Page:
Cochlospermum tinctorium (PROTA)
|Geographic coverage Africa|
|Geographic coverage World|
|Dye / tannin|
|Forage / feed|
Cochlospermum tinctorium Perr. ex A.Rich.
- Protologue: Fl. Seneg. tent. 1(3): 99, t. 21 (1831).
- Family: Cochlospermaceae
- Chromosome number: 2n = 12
Origin and geographic distribution
Cochlospermum tinctorium is found from Senegal to southern Sudan and Uganda.
The rootstock of Cochlospermum tinctorium is collected from the wild and yields a brown-yellow dye, used for dyeing cloth (cotton), thread, mats, basketware and ornaments, and rarely also leather. The fresh or dried rootstock may be pulverized and pounded into a paste that is rubbed onto the article to be dyed; it may also be crushed, mixed with ash and boiled with the article to be dyed. Several colours can be obtained by the use of mordants (e.g. Striga asiatica (L.) Kuntze) or by the addition of indigo. In Côte d’Ivoire, the Baoulé people add lemon juice to the dye-bath to improve the fastness of the dye. In Cameroon a yellow facial mask is made from the powdered rootstock mixed with water. The dye is also used to colour shea butter and cooking oil to which it possibly also imparts some flavour. Such butter and oil is said to stain the mouth and to cure burns. Unripe fruits are eaten by hunters to allay thirst. The floss of the fruit can be used to stuff cushions or, as is done in Togo, it is spun into necklace cords. The young stem bark also yields a useful fibre.
In traditional medicine, the yellow rootstock is one of the most respected medicines in West Africa for jaundice and liver diseases. It is also applied to cure oedema, urethral discharge, dysmenorrhoea, epilepsy, schistosomiasis, pneumonia, bronchial affections, conjunctivitis, gastric problems, diarrhoea, indigestion, stomach-ache and skin infections. In Burkina Faso an extract of the rootstock is taken against malaria. In Nigeria a concoction of the fruits with tamarind fruits is drunk to cure snakebites, and in Côte d’Ivoire and Burkina Faso powdered rootstock is applied topically. In Côte d’Ivoire pulped leaves are used in a wet dressing to maturate abscesses and furuncles and a decoction of the twigs or rootstock is drunk or used in a bath to treat urino-genital disorders, kidney pain or pain between the ribs. The body is washed with a water extract of the rootstock to cure skin diseases and as prophylaxis. In Nigeria the rootstock is also chewed as a tonic. The rootstock is also extensively used in veterinary medicine. Seed oil is used to treat leprosy. Its decorative flowers make the plant a potential ornamental.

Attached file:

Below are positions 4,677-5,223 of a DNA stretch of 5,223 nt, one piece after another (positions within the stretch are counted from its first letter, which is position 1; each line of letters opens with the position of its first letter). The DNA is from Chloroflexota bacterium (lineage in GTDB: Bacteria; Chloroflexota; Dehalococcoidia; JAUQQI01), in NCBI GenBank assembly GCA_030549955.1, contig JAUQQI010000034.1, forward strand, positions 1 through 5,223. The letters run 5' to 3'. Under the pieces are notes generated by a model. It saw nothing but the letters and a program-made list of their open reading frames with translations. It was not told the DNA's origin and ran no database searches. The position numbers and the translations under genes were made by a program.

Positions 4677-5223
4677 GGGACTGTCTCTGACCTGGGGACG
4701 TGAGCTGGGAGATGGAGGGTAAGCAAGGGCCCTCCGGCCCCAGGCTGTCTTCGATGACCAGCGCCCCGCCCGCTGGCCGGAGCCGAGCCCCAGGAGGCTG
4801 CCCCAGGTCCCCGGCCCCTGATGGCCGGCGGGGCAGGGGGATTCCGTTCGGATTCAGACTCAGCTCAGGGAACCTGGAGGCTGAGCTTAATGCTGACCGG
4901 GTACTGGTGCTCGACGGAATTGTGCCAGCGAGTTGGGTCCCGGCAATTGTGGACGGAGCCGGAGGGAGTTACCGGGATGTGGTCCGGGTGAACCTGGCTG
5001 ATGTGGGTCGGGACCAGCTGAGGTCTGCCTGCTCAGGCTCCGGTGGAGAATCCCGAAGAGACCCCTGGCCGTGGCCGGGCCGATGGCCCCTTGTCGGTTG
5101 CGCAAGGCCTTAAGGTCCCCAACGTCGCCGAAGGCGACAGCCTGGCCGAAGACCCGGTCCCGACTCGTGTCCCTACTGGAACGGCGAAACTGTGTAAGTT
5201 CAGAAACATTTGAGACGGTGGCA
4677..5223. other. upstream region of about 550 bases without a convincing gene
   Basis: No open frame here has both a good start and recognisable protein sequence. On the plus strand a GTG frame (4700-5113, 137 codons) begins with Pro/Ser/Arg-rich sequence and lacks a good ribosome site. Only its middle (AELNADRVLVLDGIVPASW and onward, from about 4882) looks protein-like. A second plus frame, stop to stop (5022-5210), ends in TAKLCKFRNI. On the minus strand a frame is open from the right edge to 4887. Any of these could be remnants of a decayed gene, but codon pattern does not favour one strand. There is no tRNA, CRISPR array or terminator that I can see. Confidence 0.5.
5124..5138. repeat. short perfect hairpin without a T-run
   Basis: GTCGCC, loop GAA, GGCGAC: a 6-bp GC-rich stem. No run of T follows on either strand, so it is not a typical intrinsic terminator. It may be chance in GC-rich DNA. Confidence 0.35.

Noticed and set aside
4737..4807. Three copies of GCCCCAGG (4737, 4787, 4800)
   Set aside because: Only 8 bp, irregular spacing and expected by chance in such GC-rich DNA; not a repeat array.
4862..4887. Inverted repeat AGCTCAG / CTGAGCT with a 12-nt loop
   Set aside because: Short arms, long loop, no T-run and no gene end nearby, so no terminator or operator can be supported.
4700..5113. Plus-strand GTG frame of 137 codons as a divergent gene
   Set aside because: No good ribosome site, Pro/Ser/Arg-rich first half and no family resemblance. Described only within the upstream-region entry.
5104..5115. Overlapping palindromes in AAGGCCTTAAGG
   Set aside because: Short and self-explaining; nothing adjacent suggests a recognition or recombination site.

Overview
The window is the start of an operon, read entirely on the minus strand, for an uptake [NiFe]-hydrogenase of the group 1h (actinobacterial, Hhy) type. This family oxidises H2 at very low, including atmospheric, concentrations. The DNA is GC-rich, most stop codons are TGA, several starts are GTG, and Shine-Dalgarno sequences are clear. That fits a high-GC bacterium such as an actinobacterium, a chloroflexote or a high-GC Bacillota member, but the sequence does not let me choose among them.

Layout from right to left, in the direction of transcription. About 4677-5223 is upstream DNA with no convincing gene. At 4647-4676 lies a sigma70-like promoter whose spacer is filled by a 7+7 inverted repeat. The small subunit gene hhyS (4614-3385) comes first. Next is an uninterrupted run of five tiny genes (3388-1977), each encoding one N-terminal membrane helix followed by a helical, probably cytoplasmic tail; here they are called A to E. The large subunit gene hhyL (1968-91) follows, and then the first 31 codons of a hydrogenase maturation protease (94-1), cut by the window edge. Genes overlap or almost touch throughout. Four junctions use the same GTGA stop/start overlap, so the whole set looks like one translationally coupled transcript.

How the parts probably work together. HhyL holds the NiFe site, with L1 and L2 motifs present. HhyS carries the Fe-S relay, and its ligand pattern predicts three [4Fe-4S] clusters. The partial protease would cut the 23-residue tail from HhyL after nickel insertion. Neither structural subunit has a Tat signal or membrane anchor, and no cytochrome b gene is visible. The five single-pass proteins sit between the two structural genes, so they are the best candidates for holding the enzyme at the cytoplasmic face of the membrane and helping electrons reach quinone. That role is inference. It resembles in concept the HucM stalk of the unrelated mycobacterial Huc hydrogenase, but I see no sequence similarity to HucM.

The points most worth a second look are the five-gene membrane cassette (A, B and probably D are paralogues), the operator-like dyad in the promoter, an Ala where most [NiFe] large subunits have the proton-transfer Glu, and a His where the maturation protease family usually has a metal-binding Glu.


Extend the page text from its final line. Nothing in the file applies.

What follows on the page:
Production and international trade
There is some export of the dye of Cochlospermum tinctorium from Ghana.
The rootstock of Cochlospermum tinctorium is rich in carotenoids that are the yellow pigments of the dye stuff; the rootstock also contains much mucilage, sugar, acetogenins, tannins (gallic acid, ellagic acid and ellagitannin), essential oils (alcohols, 3-hexadecanone), arjunolic acid and probably some alkaloid. The apocarotenoids cochloxanthin and dihydrocochloxanthin showed antimicrobial activity against Candida albicans, Aspergillus fumigatus, Staphylococcus aureus and Escherichia coli, but only at high concentrations. A methanolic rootstock extract showed antibacterial activity against some bacteria which are responsible for skin diseases. The tannins showed a remarkable antihepatotoxic activity and particularly gallic acid inhibits the production of oxygen-free radicals in leucocytes. An ethanol extract of the rootstock showed a pronounced antiplasmodial activity (1–2 μg/ml), with 3-O-E-p-coumaroylalphitolic acid as the most active compound. Leaf extracts showed moderate antiplasmodial activity. Tests on mice showed that arjunolic acid isolated from the rootstock has considerable inhibitory effects on skin tumour promoters. The leaves and shoots of Cochlospermum tinctorium are possibly toxic because it is said that cattle will not graze the plant even in times of shortage.